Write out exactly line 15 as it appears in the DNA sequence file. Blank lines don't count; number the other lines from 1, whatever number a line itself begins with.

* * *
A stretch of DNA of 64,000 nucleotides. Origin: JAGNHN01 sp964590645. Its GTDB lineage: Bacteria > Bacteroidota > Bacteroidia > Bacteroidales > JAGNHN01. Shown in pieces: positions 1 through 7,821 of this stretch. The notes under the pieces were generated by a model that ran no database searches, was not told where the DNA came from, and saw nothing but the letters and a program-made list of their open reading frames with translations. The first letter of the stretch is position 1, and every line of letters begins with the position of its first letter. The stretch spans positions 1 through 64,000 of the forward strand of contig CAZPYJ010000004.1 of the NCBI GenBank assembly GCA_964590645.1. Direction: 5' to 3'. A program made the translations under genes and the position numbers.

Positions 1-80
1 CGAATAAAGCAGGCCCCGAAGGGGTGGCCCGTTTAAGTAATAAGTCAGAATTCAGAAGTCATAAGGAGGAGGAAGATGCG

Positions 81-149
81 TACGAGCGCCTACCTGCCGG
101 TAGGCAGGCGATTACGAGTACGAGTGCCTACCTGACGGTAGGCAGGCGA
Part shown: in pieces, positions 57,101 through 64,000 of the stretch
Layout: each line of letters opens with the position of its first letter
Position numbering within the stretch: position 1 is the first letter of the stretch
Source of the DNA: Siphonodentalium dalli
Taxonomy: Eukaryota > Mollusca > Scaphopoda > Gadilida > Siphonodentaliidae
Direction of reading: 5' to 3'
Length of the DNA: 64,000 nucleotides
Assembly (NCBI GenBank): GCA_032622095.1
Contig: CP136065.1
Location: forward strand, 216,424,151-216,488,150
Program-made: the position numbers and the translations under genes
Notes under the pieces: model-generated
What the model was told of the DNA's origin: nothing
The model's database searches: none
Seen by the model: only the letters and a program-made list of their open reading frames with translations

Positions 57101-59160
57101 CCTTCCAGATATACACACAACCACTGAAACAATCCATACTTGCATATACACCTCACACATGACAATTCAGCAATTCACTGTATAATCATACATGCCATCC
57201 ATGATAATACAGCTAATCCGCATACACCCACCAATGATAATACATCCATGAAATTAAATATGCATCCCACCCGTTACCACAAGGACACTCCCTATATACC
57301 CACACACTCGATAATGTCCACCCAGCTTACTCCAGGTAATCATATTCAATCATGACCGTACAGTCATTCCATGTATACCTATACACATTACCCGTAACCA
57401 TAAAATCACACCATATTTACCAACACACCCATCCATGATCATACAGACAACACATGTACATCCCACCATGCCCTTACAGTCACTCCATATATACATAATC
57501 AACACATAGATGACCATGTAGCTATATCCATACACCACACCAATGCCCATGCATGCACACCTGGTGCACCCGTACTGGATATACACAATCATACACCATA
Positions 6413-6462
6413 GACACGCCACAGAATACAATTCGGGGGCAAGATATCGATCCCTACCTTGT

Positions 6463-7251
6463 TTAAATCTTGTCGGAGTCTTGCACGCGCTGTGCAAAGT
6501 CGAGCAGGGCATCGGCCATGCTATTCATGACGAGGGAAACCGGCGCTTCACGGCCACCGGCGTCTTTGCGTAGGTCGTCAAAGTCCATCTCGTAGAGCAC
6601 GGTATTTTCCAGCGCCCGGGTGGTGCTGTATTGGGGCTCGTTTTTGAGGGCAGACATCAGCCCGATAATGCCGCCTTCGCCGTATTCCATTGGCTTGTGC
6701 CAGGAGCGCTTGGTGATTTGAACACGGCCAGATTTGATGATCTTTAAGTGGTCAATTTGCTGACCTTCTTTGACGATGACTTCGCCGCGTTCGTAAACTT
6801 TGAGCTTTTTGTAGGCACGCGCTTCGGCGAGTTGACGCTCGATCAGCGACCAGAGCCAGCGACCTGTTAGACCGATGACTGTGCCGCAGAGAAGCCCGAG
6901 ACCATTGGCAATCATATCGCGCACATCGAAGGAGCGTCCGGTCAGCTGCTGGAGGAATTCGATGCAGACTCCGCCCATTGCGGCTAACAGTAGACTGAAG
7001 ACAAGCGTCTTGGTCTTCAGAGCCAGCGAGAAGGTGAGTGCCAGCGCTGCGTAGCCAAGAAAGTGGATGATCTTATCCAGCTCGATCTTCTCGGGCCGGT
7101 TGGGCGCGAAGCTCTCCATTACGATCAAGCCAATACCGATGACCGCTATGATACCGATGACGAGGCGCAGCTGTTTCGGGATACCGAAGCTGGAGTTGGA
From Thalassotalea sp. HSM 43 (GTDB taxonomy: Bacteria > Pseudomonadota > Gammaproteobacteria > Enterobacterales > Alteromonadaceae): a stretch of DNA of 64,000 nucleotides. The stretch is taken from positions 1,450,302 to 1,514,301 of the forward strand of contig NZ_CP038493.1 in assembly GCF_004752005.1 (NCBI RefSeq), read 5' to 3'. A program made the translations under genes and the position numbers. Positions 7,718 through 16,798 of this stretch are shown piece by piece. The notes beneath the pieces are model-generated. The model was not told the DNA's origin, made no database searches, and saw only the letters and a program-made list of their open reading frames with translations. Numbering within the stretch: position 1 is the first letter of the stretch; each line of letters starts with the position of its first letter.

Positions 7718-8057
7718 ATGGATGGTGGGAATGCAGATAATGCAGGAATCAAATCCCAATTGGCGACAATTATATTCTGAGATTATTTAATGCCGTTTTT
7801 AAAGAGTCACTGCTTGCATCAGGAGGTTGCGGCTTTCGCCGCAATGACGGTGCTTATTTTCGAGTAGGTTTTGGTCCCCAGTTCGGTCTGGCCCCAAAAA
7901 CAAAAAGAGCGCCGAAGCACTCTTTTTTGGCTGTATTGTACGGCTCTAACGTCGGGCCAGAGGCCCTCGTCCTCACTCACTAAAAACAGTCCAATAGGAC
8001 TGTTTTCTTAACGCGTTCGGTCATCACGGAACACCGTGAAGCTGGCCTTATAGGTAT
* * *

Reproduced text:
Contig: CP136065.1